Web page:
KDE Open Hardware

Dot-Org Mobile Hardware


KDE starts a crowdfunding campaign for open hardware.

“If people want an environment for mobile and tablet applications like they had for PCs, someone has to do something,” says Carl Symons, a long-time KDE volunteer and member of the partner network for MakePLayLive, the KDE spinoff building the Vivaldi tablet and the Improv commercial-grade engineering board. “If we want open hardware, there’s really no choice.”

That may sound like a dramatic statement, but Symons is backing his words with a crowdfunding campaign to raise money to help create open hardware that runs KDE.

Specifically, the campaign is intended to raise funds for the first production run of Improv. According to Symons, before the CPU manufacturer will begin production, it requires a minimal pre-order from MakePlayLive of 1,500 units, at a cost of about $125,000. MakePlayLive currently has orders for fewer than 500, which leaves the Improv stalled in the prototype stage for the moment.

However, in the long term, the campaign is also the next step in MakePlayLive’s efforts to make open hardware developers a presence in retail manufacturing. Just as free software developers hope to capture the imagination of users with not just the software but the advantages of its licensing, so Symons hopes that the campaign will highlight not just Vivaldi or Improv, but the ideas that are driving their production.

“The need for technology freedom has moved from software to other more corporate-controllable areas,” Symons wrote in an article for The Dot, KDE’s newsletter. From this perspective, Vivaldi and Improv are not simply ends in themselves, but the first stages in the larger effort to make open hardware an active alternative.

The Hardware Critique

The fundraising campaign is the latest step in an effort that has evolved over the last two years. When Vivaldi was first announced in 2012 under the name Spark, the implications of open hardware were mentioned, but only in a general way. The focus was on the facts that KDE was proposing to produce hardware, and that Vivaldi would be the first tablet to use KDE’s Plasma Active interface.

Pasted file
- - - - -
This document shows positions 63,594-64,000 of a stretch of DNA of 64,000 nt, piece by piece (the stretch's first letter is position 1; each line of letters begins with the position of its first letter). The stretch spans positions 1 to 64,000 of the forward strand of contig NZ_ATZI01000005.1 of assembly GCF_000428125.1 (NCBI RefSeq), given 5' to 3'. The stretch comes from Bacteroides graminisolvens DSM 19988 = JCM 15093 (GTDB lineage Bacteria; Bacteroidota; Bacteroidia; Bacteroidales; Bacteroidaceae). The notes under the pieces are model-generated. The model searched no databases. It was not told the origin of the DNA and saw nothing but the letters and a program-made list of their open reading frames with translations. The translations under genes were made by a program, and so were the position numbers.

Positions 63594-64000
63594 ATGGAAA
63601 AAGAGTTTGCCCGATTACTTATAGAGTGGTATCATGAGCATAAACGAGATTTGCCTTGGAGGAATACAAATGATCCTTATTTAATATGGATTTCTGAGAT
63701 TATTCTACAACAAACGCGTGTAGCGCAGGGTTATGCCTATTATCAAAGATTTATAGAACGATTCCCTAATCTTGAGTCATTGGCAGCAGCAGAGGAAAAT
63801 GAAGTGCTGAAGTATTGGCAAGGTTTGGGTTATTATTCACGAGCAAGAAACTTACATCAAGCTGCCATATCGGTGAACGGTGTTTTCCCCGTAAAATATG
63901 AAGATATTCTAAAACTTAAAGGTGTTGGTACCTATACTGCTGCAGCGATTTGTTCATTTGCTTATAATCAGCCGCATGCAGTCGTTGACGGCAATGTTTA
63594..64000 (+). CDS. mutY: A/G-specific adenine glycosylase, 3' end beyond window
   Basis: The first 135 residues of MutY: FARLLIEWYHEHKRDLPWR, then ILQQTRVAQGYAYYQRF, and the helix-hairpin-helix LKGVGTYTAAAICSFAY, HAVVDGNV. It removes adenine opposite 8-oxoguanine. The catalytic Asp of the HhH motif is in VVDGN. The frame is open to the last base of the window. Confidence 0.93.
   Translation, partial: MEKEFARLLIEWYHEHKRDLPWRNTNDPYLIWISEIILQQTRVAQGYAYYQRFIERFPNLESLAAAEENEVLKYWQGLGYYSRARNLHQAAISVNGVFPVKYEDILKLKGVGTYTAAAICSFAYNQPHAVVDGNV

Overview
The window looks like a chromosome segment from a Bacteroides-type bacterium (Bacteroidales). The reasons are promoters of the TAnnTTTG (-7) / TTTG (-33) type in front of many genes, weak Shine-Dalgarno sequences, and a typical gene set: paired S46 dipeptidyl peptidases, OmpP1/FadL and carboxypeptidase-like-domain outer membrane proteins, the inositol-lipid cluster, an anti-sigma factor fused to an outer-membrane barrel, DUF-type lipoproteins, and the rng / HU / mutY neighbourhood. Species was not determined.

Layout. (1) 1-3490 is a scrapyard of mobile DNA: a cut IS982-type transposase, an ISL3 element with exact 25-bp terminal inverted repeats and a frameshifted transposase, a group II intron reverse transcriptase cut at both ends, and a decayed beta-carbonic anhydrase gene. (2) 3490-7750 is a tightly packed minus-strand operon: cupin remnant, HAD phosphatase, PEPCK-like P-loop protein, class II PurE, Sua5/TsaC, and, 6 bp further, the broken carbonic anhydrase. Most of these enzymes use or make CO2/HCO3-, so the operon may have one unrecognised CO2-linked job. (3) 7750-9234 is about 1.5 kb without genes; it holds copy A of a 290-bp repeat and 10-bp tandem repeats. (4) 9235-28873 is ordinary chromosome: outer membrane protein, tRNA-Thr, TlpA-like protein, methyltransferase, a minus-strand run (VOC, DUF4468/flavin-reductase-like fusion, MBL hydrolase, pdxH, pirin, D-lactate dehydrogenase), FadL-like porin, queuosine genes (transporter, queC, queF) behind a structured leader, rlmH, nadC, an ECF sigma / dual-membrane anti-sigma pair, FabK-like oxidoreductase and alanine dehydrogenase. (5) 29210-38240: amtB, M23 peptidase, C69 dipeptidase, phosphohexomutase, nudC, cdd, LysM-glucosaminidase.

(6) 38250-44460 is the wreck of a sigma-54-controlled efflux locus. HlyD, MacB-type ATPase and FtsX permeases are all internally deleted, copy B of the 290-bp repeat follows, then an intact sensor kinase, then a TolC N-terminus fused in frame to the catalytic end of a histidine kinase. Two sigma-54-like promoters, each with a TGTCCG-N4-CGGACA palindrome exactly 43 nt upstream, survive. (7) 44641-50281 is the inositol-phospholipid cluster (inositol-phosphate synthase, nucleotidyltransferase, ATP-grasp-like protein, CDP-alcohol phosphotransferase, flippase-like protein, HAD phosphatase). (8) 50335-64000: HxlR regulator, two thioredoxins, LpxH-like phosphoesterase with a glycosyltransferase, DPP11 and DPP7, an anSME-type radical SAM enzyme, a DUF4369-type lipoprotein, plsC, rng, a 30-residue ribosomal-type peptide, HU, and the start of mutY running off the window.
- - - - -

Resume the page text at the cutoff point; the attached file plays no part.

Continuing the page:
However, as MakePlayLive discovered, the difficulties of producing a free-licensed tablet – including both a lack of suitable components and of manufacturers willing to work on the project – shifted the emphasis. Gradually, the group developed a critique of the hardware manufacturing industry that became the impetus for Improv, eventually producing a tentative answer about how to make open hardware an accepted part of the mobile device industry.

According to this critique, becoming involved with open hardware is much more difficult than contributing to a free software project. “If someone wants to work on KDE, or to make a patch for Linux, or to develop a patch for Drupal, all they need is a PC – it doesn’t even have to be that great – and they can make tons of stuff,” Symons said recently in a telephone interview. “They’re out of pocket time, but not money. But it doesn’t work that way with hardware. To do hardware, people want money.” In other words, the sheer scale of the effort that is needed to produce open hardware is much higher than the effort to build free software.

For one thing, the high costs of manufacturing mean that, to be taken seriously, newcomers need to budget a respectable amount of money. Symons speculates that this expectation is why the Ubuntu Edge crowdfunding campaign asked for $32 million. He suggests that the real cost of development would probably be far less, but that asking for a larger amounts is a necessity for credibility.